Trademark Searching: Know Your Objective

Before conducting any trademark search, it’s important to know the reason for your search. It’s only then that you’ll be able to work out whether the particular searches that you’re planning to do will be adequate for your needs. This post identifies the two main reasons for searching, and what kinds of searches you should be thinking about doing.

Different objectives for searching

There are traditionally two objectives for doing a trademark search: (a) to work out whether using a trademark will be infringing anyone else’s rights, and (b) to work out whether you’d be able to register your trademark if you were to make an application.

There is quite a bit of overlap between what is required for each objective, but they definitely need different types of searches to be performed.

Infringement searching

To be sure that you’ll avoid infringing anyone else’s rights, you need to search official trademark registers for both pending and current trademark registrations. In our view you also need to conduct market-based searches for competitors who are using similar (but unregistered) trademarks.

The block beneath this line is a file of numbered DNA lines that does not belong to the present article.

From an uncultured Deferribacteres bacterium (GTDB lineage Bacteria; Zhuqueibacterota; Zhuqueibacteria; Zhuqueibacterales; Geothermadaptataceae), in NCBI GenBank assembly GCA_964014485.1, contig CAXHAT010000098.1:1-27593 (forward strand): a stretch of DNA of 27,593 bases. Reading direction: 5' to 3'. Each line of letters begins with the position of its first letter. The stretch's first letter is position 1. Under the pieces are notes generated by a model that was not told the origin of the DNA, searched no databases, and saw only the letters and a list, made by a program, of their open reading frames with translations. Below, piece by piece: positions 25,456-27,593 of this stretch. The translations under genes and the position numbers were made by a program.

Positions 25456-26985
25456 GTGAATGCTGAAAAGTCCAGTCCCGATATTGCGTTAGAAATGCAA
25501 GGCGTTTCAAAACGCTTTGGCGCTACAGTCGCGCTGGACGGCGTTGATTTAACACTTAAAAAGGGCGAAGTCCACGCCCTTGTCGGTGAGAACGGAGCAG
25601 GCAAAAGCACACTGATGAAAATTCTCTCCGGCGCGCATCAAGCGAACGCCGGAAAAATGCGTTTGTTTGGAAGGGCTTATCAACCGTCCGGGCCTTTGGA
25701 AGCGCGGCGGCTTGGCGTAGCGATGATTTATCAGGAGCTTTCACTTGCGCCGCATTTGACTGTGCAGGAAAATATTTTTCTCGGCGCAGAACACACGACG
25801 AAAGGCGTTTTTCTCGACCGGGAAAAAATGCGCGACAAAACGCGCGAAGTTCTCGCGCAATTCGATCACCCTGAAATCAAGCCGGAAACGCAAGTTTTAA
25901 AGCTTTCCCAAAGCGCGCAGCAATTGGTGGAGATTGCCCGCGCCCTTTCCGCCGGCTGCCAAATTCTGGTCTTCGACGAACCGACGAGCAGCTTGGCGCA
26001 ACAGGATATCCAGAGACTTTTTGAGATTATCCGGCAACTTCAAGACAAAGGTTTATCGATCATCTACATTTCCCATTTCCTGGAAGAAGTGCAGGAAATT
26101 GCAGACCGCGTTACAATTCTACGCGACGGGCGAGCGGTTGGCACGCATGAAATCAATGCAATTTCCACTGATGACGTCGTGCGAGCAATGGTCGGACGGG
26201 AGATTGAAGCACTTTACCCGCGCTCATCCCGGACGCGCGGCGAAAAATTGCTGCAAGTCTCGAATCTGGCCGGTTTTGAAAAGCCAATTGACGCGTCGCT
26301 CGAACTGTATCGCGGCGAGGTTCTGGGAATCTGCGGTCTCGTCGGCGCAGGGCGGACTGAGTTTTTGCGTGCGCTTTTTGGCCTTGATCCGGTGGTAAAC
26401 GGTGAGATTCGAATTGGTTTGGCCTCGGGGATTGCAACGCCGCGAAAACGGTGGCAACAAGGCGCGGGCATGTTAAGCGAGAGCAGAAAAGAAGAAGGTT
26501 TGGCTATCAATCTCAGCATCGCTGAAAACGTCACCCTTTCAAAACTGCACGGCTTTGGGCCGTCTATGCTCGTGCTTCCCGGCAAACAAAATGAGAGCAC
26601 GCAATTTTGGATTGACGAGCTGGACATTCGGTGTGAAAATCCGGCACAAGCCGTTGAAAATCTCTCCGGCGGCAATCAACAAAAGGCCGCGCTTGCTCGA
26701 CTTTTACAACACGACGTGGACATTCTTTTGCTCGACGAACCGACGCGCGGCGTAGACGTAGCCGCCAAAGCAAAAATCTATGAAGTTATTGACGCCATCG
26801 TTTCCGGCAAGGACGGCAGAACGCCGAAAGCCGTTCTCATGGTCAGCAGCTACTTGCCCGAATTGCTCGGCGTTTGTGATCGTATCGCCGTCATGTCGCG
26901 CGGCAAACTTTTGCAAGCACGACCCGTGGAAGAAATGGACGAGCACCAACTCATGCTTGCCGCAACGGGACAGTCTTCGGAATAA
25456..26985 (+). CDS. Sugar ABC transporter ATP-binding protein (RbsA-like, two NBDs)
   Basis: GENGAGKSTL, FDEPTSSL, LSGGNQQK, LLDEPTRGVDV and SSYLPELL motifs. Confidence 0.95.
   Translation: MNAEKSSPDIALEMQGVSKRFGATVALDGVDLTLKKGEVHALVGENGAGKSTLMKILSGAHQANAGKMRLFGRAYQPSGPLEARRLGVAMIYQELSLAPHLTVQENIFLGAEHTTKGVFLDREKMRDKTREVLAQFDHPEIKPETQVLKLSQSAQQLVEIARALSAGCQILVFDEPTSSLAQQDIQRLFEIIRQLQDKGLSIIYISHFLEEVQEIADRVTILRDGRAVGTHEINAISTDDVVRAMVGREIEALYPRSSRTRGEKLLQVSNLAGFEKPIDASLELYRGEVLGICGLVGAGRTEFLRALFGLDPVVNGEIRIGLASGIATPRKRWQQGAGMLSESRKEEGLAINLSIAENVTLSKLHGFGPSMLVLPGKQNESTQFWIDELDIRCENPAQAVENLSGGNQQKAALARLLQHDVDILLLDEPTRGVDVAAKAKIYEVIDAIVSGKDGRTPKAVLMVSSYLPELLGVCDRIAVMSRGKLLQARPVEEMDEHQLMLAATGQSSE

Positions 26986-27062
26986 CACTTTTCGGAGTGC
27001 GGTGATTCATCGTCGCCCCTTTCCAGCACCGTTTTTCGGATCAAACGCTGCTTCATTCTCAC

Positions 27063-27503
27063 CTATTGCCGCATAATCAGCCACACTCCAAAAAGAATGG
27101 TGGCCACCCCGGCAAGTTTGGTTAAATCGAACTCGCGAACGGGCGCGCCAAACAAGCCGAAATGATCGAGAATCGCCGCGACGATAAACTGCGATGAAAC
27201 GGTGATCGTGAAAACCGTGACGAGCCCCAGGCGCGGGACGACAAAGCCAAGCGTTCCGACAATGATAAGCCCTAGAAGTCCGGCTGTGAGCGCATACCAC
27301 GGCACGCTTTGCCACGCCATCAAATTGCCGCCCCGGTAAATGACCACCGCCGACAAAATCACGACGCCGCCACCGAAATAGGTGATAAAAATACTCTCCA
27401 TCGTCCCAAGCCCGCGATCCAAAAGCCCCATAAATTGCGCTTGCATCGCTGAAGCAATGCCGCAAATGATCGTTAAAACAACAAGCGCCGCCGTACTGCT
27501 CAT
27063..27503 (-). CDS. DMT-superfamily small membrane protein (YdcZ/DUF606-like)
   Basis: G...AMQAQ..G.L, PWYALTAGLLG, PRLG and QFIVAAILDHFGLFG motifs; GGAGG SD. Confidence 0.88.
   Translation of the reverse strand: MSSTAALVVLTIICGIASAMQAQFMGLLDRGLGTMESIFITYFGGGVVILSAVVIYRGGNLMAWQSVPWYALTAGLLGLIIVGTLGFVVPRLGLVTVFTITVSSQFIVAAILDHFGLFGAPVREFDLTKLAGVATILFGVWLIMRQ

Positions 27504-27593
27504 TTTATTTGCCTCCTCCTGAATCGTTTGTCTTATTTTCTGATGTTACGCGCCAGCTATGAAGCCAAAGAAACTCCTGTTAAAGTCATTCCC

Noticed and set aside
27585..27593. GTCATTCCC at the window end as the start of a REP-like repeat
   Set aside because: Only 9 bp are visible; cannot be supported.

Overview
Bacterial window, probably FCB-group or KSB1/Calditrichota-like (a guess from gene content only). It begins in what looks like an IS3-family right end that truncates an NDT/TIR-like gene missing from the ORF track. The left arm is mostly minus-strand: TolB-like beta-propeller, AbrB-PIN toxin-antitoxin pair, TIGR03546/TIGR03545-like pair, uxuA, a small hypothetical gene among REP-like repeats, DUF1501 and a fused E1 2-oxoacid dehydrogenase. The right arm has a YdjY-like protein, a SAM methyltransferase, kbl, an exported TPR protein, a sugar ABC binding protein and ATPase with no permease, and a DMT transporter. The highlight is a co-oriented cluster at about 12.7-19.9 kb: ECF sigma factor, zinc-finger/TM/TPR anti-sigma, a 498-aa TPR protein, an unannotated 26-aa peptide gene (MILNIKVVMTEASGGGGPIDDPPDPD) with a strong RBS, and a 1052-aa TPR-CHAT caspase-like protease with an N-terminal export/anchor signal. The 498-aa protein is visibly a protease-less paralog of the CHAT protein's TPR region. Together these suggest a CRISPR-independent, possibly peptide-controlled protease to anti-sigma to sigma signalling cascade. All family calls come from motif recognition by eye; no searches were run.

Coming up with a ‘clear’ infringement search means it’s unlikely that there are competitors who are using similar branding. This is great news because you can be confident that you won’t be exposing yourself to a law suit in the future, and that your branding is truly unique.

Registrability searching

Similarly, if you want to understand whether your trademark is registrable, you also need to know whether there are any ‘deceptively similar’ or ‘substantially identical’ trademarks in existence. For that reason, you should make the same enquiries as required for infringement searching. In addition, to be registerable, you need to identify whether your trademark incorporates any:

  • surname;
  • geographical name;
  • known meaning related to kind, quality, quantity, value or intended purpose of the goods or services;
  • scandalous/illegal meanings or connotations; or
  • confusing or deceptive elements,

that could prevent the registration of the trademark. In addition, the searcher should be aware of specialist legislation that can affect the registrability, including the Flags Act 1953, and the Australian Wine and Brandy Corporation Act 1980 etc.

Key point

Searching is a tricky business, but getting your objectives straight before you start will make sure that you’re off on the right foot.